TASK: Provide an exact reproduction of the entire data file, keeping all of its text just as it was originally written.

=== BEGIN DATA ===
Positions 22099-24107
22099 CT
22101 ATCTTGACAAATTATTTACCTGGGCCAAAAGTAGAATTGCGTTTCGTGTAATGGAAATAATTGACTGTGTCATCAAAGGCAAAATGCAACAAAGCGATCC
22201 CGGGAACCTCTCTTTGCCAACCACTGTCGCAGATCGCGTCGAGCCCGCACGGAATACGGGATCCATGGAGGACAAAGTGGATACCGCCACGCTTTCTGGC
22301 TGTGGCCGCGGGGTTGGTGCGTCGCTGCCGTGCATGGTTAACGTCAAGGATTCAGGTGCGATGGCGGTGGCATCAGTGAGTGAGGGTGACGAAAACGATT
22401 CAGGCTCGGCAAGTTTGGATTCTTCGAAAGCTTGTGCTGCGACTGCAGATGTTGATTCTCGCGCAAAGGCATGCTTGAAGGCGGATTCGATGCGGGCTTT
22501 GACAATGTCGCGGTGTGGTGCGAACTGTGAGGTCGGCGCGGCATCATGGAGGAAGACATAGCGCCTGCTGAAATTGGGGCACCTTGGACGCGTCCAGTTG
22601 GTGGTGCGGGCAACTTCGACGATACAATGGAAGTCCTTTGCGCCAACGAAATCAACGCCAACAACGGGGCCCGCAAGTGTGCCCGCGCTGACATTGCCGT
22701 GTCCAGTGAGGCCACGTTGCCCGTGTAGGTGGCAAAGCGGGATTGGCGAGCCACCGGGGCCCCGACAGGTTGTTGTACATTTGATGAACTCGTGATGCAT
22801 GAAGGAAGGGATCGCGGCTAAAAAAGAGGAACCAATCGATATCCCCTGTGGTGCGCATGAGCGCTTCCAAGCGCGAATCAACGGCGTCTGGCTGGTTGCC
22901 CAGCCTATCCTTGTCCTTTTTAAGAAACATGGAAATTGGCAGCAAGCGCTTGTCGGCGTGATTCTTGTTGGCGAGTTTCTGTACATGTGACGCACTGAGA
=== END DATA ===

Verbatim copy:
Positions 22099-24107
22099 CT
22101 ATCTTGACAAATTATTTACCTGGGCCAAAAGTAGAATTGCGTTTCGTGTAATGGAAATAATTGACTGTGTCATCAAAGGCAAAATGCAACAAAGCGATCC
22201 CGGGAACCTCTCTTTGCCAACCACTGTCGCAGATCGCGTCGAGCCCGCACGGAATACGGGATCCATGGAGGACAAAGTGGATACCGCCACGCTTTCTGGC
22301 TGTGGCCGCGGGGTTGGTGCGTCGCTGCCGTGCATGGTTAACGTCAAGGATTCAGGTGCGATGGCGGTGGCATCAGTGAGTGAGGGTGACGAAAACGATT
22401 CAGGCTCGGCAAGTTTGGATTCTTCGAAAGCTTGTGCTGCGACTGCAGATGTTGATTCTCGCGCAAAGGCATGCTTGAAGGCGGATTCGATGCGGGCTTT
22501 GACAATGTCGCGGTGTGGTGCGAACTGTGAGGTCGGCGCGGCATCATGGAGGAAGACATAGCGCCTGCTGAAATTGGGGCACCTTGGACGCGTCCAGTTG
22601 GTGGTGCGGGCAACTTCGACGATACAATGGAAGTCCTTTGCGCCAACGAAATCAACGCCAACAACGGGGCCCGCAAGTGTGCCCGCGCTGACATTGCCGT
22701 GTCCAGTGAGGCCACGTTGCCCGTGTAGGTGGCAAAGCGGGATTGGCGAGCCACCGGGGCCCCGACAGGTTGTTGTACATTTGATGAACTCGTGATGCAT
22801 GAAGGAAGGGATCGCGGCTAAAAAAGAGGAACCAATCGATATCCCCTGTGGTGCGCATGAGCGCTTCCAAGCGCGAATCAACGGCGTCTGGCTGGTTGCC
22901 CAGCCTATCCTTGTCCTTTTTAAGAAACATGGAAATTGGCAGCAAGCGCTTGTCGGCGTGATTCTTGTTGGCGAGTTTCTGTACATGTGACGCACTGAGA